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Nearly a third of Malawi's children do not attend primary school, and more than one in ten live with HIV/AIDS. We work in Lilongwe, Blantyre and Mzuzu to help families provide a safe, happy childhood for their children, and to provide care for those who cannot grow up with their parents. … more about our charity work in Malawi

Focusing on teenagers in the battle against HIV/AIDS in Malawi

In Malawi, deaths from HIV/AIDS have halved over the last decade
In Malawi, deaths from HIV/AIDS have halved over the last decade

As in many other African countries, the wider availability of antiretroviral treatment has slashed deaths and reduced new infections from HIV/AIDS in Malawi.

Malawi is one of the success stories in sub-Saharan Africa for the scaling up of HIV/AIDS treatment which has led to a significant reduction in deaths across the continent. Since the introduction of antiretroviral drugs (ARVs) in Malawi a decade ago, deaths from HIV/AIDS have fallen from more than 90,000 people annually to around 45,000 (according to UN data). New HIV infections have also dropped by 73% between 2001 and 2011.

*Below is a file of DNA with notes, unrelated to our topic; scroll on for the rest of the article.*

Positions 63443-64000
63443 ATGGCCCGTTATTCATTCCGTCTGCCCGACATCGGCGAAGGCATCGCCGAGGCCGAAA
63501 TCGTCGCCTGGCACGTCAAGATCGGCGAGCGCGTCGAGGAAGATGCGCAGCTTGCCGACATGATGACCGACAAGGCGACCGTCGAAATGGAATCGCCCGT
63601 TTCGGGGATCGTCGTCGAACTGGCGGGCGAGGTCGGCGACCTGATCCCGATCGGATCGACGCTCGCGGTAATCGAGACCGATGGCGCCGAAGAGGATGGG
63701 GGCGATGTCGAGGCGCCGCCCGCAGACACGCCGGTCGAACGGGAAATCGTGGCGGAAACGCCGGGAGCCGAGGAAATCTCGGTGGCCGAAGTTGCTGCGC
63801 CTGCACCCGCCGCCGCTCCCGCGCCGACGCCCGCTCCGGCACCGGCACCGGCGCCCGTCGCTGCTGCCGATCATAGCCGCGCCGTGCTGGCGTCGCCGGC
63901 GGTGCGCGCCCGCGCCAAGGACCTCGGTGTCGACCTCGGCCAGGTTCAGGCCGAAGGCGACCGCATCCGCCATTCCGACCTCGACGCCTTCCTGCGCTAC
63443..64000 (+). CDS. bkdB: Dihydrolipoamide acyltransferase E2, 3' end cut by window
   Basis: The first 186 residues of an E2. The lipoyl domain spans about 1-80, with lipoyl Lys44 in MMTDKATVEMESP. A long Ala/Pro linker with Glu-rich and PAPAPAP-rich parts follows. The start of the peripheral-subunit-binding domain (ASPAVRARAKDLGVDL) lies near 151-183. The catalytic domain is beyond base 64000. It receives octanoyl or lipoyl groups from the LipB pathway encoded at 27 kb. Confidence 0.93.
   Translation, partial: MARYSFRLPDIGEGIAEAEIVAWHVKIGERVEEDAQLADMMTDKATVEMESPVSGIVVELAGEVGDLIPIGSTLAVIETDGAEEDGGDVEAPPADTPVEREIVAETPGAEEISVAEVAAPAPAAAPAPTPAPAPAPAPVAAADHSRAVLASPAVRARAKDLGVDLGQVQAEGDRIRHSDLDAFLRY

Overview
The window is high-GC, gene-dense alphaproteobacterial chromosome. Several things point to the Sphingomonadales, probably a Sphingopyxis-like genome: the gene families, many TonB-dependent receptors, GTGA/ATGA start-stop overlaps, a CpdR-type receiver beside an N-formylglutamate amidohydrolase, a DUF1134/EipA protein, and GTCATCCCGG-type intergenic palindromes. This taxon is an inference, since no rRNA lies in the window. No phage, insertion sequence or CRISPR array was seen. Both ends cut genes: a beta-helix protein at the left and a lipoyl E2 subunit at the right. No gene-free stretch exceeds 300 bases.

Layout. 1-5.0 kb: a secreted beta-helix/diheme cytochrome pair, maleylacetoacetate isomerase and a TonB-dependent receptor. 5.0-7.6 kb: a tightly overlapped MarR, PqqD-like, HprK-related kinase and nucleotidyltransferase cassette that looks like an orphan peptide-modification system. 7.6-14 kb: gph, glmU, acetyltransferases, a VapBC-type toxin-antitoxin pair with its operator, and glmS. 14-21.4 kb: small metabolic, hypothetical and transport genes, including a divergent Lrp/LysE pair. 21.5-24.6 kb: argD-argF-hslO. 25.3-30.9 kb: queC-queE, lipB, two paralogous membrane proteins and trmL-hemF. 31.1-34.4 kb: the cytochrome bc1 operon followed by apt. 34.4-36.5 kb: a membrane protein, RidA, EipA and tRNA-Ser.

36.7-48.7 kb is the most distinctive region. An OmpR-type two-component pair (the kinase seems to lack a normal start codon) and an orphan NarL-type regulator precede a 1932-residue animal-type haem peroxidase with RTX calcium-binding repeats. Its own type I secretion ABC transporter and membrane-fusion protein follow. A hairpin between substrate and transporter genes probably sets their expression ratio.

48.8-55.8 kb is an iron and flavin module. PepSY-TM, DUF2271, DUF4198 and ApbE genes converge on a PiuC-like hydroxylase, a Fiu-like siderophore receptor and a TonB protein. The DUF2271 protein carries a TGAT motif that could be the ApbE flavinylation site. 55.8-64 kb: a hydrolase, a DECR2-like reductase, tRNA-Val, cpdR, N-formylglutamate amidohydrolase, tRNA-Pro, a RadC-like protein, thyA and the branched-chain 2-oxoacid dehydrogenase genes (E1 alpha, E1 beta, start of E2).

However, AIDS experts remain concerned about certain sections of the population, in particular teenagers and young adults. More than two-fifths of all new HIV infections in Malawi are among 10–19 year olds. (In South Africa, national data has recently revealed that teenage girls are at the highest risk of contracting HIV/AIDS).

African teenagers at risk

New data from the World Health Organisation (WHO) shows that while AIDS-related deaths have fallen globally over the last seven years, deaths among adolescents have risen by 50%. The WTO blames this alarming rise on a lack of “prioritization” being placed on teenagers in national HIV strategies. This has led to poor services and support for youngsters, particularly with regards to ARV treatment plans. The news agency IRIN quoted the Director of the WHO’s HIV/AIDS department explaining that adolescents are “less likely than adults to be tested for HIV and often need more support...to help them maintain care and to stick to treatment”.

According to the WHO, only 10% of young men aged 15–24 in sub-Saharan Africa know their HIV status, and only 15% of young women. This low level of testing and awareness means that the disease is often diagnosed late in adolescents and they can already be extremely ill by the time they start treatment. The WHO is therefore recommending that governments make it easier for adolescents to take an HIV test without parental consent as one important measure to address this problem.

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